The inventory and validation status are reviewed annually by the Board.

Model performance is assessed daily through portfolio back testing.

The margin models applied to each service are identified in the sections below.

Margin models – analytical

Market

Model type

Margin method used

Minimum look-back period

Holding period

Frequency of Parameter review

           

SwapClear

VaR / Expected shortfall

Historical simulation with volatility scaling

10 years

5 days for house accounts 7 days for client accounts

Daily

ForexClear

VaR / Expected shortfall

Historical simulation with volatility scaling

10 years

5 days for house accounts 7 days for client accounts

Daily

RepoClear

VaR / Expected shortfall

Historical simulation with volatility scaling

10 years

5 days

Daily

EquityClear

VaR / Expected shortfall

Historical simulation

1 year

2 to 7 days, depending on liquidity class

Daily

 

Margin models – empirical

Market

Model type

Margin method used

Minimum look-back period

Holding period

Frequency of parameter review

LSE Derivatives

Empirical model

London SPAN

1 year

2 days

Quarterly

Default Management

LCH CCPs have detailed default management plans and procedures consistent with the Default Management Policy.

These provide clear criteria for when to call a Clearing Member into default and the steps to be followed in order to manage such a default event.

The policy also requires frequent default management testing or ‘firedrills', at both product and cross product levels.

The LCH Ltd Rulebook outlines the relationship between LCH and its Clearing Members, covering the rights and obligations of each during a Clearing Member default.

Default funds and stress testing

Mutualised Default Funds, segregated for each service, are calibrated monthly and tested daily to be sufficient to withstand the default of the two Clearing Member groups giving rise to the largest losses calculated under scenarios of extreme conditions. Default Funds have both a floor and a cap to ensure minimum levels of protection and avoid over-mutualisation.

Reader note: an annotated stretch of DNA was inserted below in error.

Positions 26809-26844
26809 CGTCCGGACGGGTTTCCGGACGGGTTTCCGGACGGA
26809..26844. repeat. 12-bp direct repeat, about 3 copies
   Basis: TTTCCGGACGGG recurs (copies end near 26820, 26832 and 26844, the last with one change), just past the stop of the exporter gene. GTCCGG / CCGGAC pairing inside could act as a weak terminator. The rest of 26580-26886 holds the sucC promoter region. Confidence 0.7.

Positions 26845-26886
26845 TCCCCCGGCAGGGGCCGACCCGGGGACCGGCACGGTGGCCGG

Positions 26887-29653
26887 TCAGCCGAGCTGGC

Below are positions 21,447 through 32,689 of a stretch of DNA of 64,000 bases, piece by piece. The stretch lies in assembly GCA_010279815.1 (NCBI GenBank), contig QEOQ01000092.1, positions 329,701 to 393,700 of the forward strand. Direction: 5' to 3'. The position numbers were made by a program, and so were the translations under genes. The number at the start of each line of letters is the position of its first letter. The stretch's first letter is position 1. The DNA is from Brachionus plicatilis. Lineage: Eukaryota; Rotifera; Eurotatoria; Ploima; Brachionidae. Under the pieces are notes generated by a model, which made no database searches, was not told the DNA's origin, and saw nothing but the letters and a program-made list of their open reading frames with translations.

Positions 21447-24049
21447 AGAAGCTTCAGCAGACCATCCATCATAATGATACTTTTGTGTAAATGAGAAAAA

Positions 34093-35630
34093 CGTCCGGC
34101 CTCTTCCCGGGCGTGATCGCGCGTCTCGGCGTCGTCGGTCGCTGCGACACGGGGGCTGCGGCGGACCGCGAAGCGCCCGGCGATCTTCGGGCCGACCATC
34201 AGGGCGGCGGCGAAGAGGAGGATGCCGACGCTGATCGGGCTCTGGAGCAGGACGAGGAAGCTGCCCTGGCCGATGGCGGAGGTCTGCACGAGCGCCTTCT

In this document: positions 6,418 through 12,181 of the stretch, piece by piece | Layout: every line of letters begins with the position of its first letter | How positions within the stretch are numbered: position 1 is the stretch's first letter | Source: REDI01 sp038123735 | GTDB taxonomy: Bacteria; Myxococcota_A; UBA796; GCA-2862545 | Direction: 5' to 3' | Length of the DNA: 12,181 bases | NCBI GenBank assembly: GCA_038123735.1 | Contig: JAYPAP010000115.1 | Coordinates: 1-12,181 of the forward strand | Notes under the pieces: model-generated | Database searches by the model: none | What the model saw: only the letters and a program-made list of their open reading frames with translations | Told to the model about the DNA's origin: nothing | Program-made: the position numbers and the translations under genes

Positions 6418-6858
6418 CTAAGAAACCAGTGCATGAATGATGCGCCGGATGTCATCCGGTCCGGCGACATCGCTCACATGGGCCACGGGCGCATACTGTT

Clearing Member contributions are subject to a minimum amount and re-calibrated monthly in proportion to the risk they introduce.

A proportion of CCP capital is placed ahead of non-defaulting Clearing Member contributions in the waterfall.

The default waterfall structure can be viewed here.

Clearing Members with large stress losses over margin are charged additional margins where the cap would otherwise be exceeded and intra-month if credit related tolerances are reached.

Analysis of stress testing and Default Fund adequacy is reviewed by the Risk Committee at least quarterly.

In the paper “Stress This House” LCH proposes a stress testing regime for central counterparties that would enable members to draw meaningful comparisons among CCPs, regardless of the variations due to product portfolio, margin models, confidence levels, default fund structure, assessments levels, etc.

Stress test data linked here is designed to answer two key questions:

  1. How safe are my margins, and by extension, my default fund contribution?
  2. What is the maximum assessment that I could be asked to provide, and in what circumstances?

 

Membership & Client Risk Management

Credit risk and membership

LCH Group CCPs review the counterparty risk of Clearing Members and other counterparties including sovereigns by continually monitoring market indicators and financial information.

An Internal Credit Scoring (ICS) framework assesses the entity’s:

Financial Profile, including:

  • Asset quality
  • Capital adequacy
  • Funding & liquidity; and
  • Profitability

Operational Capability, including:

  • External support (if applicable)
  • Operating environment
  • Operational profile; and
  • Risk management policies & procedures
  • Support and sovereign ceiling considerations

The rating model is validated at least annually and the rating scale is continuously monitored for performance.